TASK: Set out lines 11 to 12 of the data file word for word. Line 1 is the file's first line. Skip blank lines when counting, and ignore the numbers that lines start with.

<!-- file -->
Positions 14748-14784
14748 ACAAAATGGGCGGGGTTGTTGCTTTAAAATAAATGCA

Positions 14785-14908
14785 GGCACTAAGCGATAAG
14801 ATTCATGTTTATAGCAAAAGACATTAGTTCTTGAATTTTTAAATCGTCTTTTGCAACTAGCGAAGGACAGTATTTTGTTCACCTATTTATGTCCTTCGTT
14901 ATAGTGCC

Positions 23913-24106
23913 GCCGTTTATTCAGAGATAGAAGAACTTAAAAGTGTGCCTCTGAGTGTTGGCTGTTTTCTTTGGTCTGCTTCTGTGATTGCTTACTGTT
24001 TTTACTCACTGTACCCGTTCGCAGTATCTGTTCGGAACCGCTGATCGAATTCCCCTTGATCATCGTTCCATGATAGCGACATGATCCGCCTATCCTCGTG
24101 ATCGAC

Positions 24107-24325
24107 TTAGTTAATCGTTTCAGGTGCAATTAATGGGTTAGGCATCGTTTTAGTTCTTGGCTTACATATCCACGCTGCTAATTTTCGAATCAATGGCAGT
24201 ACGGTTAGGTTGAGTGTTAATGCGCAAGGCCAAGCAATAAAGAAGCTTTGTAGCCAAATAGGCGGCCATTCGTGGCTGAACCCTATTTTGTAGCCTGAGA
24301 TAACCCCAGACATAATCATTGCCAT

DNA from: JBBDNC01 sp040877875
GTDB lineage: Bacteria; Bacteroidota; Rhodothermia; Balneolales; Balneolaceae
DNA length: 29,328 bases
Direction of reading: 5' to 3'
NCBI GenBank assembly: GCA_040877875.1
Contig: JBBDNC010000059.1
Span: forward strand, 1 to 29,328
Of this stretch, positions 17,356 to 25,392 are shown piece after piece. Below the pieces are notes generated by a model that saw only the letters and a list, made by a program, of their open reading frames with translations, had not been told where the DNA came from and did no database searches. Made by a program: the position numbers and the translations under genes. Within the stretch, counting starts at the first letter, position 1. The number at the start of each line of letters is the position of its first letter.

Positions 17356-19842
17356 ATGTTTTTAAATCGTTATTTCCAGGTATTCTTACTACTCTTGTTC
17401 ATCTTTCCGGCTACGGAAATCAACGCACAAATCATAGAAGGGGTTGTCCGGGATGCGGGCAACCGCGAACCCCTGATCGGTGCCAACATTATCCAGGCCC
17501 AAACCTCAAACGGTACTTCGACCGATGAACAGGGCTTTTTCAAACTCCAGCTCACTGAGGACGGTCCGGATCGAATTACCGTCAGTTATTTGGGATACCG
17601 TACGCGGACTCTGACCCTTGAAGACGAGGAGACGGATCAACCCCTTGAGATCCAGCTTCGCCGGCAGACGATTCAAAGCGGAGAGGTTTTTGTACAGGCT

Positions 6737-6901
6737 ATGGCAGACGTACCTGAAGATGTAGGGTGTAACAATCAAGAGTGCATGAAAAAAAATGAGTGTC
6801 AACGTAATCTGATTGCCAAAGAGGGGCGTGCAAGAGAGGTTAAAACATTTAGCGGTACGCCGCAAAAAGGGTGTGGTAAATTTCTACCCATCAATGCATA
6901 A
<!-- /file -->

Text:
Positions 24107-24325
24107 TTAGTTAATCGTTTCAGGTGCAATTAATGGGTTAGGCATCGTTTTAGTTCTTGGCTTACATATCCACGCTGCTAATTTTCGAATCAATGGCAGT